“They were in touch to ask about the baby, but not to ask about work,” she said, adding that her paid leave was a blessing.

    “This demonstrates a level of concern for employees by the City,” she said. “It shows a commitment to attract and retain people. Things like this make a difference.”

    Stephanie, who also works with the City of Richmond, finished her workday on Friday, May 11, 2017, and gave birth to her first child, a daughter, the very next day. Stephanie had planned to stay on the job as long as she was able to because she wanted to use the full twelve unpaid weeks of leave to be with her baby. Multiple meetings with her supervisor and coworkers ensured that everyone knew how to cover her impending absence.

    “My supervisor helped me a lot, not just preparing for my leave,” she said. “He made sure I was comfortable at all times and even sent a coworker with me [when I had to leave the office] near the end of my pregnancy, to make sure I wasn’t alone.”

    Stephanie had prepared financially for the birth by saving as much as possible, but the new mom was pleasantly surprised when the City’s new policy took effect. Instead of a fully unpaid leave, based on when her baby was born (before the policy was enacted), she was able to receive four weeks of paid leave, from July 7 to August 3, her return date.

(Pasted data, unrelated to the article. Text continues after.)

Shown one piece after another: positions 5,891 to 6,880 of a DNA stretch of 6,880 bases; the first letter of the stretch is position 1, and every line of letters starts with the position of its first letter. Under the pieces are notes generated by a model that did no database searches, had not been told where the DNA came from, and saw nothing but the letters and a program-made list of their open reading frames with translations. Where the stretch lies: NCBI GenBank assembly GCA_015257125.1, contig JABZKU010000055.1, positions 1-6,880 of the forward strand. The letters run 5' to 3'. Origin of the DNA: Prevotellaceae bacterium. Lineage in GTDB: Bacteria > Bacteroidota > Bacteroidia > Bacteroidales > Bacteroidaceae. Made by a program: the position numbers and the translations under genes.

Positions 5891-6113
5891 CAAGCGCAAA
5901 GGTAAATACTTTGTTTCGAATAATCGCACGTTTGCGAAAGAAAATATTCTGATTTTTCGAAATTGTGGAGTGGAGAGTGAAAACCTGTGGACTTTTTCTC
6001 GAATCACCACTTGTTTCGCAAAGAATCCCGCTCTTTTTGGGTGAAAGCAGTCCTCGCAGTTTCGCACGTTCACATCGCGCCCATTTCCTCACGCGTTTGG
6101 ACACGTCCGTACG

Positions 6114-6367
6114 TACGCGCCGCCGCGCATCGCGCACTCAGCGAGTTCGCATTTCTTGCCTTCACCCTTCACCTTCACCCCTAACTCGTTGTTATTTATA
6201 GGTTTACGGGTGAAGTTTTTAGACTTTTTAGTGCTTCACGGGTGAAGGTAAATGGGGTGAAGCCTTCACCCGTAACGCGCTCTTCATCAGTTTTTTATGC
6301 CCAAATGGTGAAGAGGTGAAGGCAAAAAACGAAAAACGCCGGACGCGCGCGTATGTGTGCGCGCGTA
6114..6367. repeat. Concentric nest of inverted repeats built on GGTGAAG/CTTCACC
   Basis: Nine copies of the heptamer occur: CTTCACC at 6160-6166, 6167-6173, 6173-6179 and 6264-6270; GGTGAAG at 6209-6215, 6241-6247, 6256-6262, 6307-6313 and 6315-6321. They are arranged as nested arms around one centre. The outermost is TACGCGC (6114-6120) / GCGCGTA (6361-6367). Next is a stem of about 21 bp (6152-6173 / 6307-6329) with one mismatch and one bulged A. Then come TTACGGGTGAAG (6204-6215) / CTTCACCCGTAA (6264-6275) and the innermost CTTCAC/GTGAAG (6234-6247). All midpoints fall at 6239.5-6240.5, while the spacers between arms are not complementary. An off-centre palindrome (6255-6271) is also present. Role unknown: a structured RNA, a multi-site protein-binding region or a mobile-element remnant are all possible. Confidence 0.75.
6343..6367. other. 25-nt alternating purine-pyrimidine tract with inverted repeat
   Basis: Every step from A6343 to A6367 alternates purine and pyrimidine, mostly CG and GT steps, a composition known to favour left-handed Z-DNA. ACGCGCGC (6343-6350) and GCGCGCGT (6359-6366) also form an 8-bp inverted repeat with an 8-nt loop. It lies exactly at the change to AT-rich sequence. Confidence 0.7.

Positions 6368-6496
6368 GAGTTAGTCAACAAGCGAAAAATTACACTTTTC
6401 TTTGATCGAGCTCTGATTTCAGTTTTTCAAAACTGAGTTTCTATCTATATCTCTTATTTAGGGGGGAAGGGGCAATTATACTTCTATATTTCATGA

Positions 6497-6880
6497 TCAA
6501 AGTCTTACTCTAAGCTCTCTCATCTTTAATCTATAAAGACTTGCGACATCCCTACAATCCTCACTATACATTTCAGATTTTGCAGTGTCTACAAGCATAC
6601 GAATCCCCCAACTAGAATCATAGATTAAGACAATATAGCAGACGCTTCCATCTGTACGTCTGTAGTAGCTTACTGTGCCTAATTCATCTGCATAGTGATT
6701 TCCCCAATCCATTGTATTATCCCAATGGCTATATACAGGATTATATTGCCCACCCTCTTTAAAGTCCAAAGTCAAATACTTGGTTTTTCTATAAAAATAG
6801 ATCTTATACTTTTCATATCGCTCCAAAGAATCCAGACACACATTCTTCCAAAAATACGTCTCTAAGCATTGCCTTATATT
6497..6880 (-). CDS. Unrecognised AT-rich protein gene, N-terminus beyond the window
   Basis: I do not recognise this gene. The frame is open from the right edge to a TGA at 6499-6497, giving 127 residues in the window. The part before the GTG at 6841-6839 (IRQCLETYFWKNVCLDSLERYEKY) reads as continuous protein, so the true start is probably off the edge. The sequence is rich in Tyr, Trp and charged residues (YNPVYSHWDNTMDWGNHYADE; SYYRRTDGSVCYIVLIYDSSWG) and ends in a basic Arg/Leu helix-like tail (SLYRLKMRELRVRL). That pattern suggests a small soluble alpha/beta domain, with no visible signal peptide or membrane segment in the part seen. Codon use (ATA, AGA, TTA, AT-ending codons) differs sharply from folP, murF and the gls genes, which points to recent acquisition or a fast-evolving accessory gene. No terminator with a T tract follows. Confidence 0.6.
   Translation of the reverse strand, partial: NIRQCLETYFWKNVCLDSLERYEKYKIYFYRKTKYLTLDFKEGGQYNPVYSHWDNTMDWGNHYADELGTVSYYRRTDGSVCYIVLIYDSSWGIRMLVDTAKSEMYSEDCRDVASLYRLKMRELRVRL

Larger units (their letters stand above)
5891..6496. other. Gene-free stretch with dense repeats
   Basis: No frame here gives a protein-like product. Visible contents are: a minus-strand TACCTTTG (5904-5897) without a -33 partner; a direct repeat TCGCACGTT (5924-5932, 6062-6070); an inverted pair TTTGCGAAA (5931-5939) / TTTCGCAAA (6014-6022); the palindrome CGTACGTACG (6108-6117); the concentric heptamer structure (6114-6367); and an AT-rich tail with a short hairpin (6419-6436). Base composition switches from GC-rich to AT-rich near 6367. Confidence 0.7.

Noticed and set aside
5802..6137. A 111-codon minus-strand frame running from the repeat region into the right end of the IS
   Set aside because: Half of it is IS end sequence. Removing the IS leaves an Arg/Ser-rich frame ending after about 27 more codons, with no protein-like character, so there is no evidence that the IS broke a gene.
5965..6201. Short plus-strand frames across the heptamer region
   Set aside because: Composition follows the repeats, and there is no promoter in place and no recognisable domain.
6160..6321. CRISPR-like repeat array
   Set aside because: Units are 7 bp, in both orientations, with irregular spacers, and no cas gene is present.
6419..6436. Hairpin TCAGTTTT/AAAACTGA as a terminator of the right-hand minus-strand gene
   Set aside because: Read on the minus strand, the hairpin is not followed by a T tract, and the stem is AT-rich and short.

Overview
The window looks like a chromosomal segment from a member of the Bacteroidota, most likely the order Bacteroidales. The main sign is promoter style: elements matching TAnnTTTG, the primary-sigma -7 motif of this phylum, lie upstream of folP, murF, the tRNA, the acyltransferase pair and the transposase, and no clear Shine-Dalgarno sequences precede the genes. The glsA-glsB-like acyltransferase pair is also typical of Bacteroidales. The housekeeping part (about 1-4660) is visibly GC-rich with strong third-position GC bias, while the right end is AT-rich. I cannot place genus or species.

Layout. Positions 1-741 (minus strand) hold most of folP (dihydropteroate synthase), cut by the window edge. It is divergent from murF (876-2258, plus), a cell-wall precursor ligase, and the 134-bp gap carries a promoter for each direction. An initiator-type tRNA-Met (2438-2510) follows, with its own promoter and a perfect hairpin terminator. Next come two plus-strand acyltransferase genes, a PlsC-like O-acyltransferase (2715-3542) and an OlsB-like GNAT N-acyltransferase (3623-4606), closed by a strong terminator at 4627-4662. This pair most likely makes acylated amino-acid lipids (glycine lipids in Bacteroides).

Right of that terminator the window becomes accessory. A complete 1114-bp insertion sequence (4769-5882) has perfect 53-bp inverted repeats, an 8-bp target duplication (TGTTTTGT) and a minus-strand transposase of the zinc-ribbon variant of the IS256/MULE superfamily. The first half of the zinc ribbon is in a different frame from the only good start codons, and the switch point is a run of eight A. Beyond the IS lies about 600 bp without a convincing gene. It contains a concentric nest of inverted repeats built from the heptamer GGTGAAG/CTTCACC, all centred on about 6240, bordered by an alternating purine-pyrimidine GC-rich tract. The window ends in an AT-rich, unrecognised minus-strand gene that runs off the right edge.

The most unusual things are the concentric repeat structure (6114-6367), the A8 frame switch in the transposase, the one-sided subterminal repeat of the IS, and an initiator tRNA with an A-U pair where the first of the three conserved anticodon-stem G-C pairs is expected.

Stephanie said her leave gave her the opportunity to bond with her baby. “It gave me the time so I didn’t have the stress of work and could focus on being a mom.”

    How Federal Family and Medical Leave Works

    The federal Family and Medical Leave Act (FMLA), enacted in 1993, requires businesses with fifty or more employees to provide up to twelve weeks of unpaid leave, with the employees guaranteed the right to return to their job.

    That legislation originated in the belief that the federal government could do more to support working parents as they strove to meet the demands of providing for their families financially as well as emotionally, particularly in times of family need arising from the birth or adoption of a child or the long-term illness of a family member, whether a child or elderly parents.

    The first draft of the FMLA was written in 1984 by the National Partnership for Women and Families (NPWF), which formed a diverse coalition of advocates from across the political spectrum, including the Children’s Defense Fund, AARP, United States Catholic Conference, and trade unions, to name a few.

    The NPWF notes that FMLA has been used more than 200 million times since its inception, and yet there are many workers who do not have the leave available to them because of their employer’s size, or they are simply unable to take time off from work without pay.